ABB says high-efficiency motors and drives will reduce global electricity consumption by 10%

ABB energy efficiency imageAccording to the International Energy Agency (IEA), industries use 37% of the global energy, and some 30% is consumed by buildings

Electric motors and the variable speed drives, which optimise their operation, are embedded in almost every environment that has been built. They power a vast range of applications- from industrial pumps, fans and conveyors for manufacturing; to propulsion systems for transportation, and compressors for electrical appliances, as well as heating, ventilation and air conditioning systems of buildings. 

Motor and drive technologies have seen rapid growth and advancement in the past decade, with the addition of some innovative designs that deliver remarkable energy efficiencies. However, a significant number of industrial electric motor-driven systems in operation today, consume much more power than required, resulting in wastage of energy. 

The independent research estimates say, that if these systems are replaced with optimised, high-efficiency equipment, it would reduce global electricity consumption by 10% and the total greenhouse gas emissions by 40%- which could be a major step in meeting the 2040 climate goals established by the Paris Agreement.

Morten Wierod, president ABB Motion said, “Industrial energy efficiency, more than any other challenge, has the single greatest capacity for combatting the climate emergency. It is essentially the world’s invisible climate solution.” “For ABB, sustainability is a key part of our company purpose and of the value that we create for all of our stakeholders. By far the biggest impact we can have in reducing greenhouse gas emissions is through our leading technologies, which reduce energy use in industry, buildings and transport,” he added.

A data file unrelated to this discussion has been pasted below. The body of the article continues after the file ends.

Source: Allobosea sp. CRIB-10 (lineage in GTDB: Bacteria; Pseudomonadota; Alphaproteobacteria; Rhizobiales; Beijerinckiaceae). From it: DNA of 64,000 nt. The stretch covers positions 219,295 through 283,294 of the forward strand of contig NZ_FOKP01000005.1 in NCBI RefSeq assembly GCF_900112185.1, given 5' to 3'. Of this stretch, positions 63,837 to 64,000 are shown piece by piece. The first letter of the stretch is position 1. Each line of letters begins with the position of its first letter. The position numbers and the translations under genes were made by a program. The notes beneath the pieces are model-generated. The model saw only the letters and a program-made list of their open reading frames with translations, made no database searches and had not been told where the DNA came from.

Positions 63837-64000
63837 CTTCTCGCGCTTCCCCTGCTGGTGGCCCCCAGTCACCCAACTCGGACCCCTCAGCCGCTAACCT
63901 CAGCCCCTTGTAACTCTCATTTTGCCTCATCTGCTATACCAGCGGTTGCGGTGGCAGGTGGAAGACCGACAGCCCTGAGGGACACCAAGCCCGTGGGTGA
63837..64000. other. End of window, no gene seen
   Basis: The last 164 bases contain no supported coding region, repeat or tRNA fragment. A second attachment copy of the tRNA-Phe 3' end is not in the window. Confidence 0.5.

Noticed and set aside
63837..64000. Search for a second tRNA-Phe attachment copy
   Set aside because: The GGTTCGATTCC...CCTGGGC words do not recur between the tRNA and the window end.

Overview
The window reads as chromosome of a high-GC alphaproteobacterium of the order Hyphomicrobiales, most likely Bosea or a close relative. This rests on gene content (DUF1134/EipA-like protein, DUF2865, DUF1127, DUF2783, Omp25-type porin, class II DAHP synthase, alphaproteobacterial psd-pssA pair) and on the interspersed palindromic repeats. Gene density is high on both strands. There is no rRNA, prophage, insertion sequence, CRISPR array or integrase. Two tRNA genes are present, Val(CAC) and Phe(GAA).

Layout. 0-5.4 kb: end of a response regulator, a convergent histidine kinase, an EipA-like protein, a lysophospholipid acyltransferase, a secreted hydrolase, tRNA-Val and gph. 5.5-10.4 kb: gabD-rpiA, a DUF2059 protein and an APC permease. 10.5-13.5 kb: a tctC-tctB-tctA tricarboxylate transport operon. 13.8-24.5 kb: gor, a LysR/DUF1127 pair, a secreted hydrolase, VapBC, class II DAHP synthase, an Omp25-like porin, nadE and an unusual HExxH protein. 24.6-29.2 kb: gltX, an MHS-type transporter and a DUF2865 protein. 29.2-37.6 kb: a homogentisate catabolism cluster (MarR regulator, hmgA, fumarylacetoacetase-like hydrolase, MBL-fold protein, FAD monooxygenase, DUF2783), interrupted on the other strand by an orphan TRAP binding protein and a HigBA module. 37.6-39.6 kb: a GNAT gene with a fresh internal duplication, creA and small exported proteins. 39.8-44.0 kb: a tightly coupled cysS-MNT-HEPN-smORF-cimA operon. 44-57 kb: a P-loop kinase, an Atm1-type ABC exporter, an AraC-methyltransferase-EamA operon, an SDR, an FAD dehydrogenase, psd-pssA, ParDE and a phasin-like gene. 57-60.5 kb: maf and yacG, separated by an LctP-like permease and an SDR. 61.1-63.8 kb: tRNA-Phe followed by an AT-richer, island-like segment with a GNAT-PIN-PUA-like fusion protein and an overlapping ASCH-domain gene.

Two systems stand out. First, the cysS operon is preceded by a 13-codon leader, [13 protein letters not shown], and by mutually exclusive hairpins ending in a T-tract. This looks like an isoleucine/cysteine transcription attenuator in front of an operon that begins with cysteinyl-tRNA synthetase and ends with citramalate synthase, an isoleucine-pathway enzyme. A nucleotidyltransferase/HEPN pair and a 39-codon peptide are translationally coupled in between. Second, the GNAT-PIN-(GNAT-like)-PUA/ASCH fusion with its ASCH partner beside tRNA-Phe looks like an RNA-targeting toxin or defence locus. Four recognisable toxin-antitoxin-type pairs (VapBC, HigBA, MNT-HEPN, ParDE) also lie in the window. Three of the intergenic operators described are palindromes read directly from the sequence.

Considerable steps have already been taken to support the uptake of electric vehicles and renewable energy sources. ABB believes it is time for an industrial technology that will deliver even greater benefits for the environment, and the global economy. 

“The importance of transitioning industries and infrastructure to these highly energy efficient drives and motors to play their part in a more sustainable society cannot be overstated,” continued Morten Wierod. “With 45% of the world’s electricity used to power electric motors in buildings and industrial applications, investment in upgrading them will yield outsized rewards in terms of efficiency,” he further added. 

ABB frequently assesses the net impact of its own installed high efficiency motors and drives on global energy efficiency. In 2020, it enabled 198 terawatt-hours of electricity savings, which is more than half of the UK’s annual consumption. By 2023, it is estimated that ABB motors and drives will enable customers globally to save an additional 78 terawatt-hours of electricity per year, almost as much as the annual consumption of Belgium, Finland or the Philippines, and more than the total annual consumption of Chile. 

Regulatory policies are among the main drivers of industrial investment in energy efficiency around the globe. While the European Union will be implementing its Ecodesign Regulation (EU 2019/1781) this year, which sets out stringent new requirements for an expanding range of energy efficient motors, many countries are yet to take action. 

According to ABB, all stakeholders have a critical role if the target is to reduce the greenhouse gas emissions, for example, public decision makers and government regulators need to incentivise their rapid adoption; businesses, cities, and countries need to be aware of both the cost savings and environmental advantages, and be willing to make the investment; and investors need to reallocate capital towards companies, which are better prepared to address the climate risk. 

“While our role at ABB is to always provide the most efficient technologies, products and services to our customers, and continue to innovate for ever greater efficiency, that in itself is not enough. All stakeholders need to work together to bring about a holistic transformation in how we use energy. By acting and innovating together, we can keep critical services up and running while saving energy and combatting climate change,” concluded Morten Wierod.

Alain Charles Publishing, University House, 11-13 Lower Grosvenor Place, London, SW1W 0EX, UK
T: +44 20 7834 7676, F: +44 20 7973 0076, W: www.alaincharles.com

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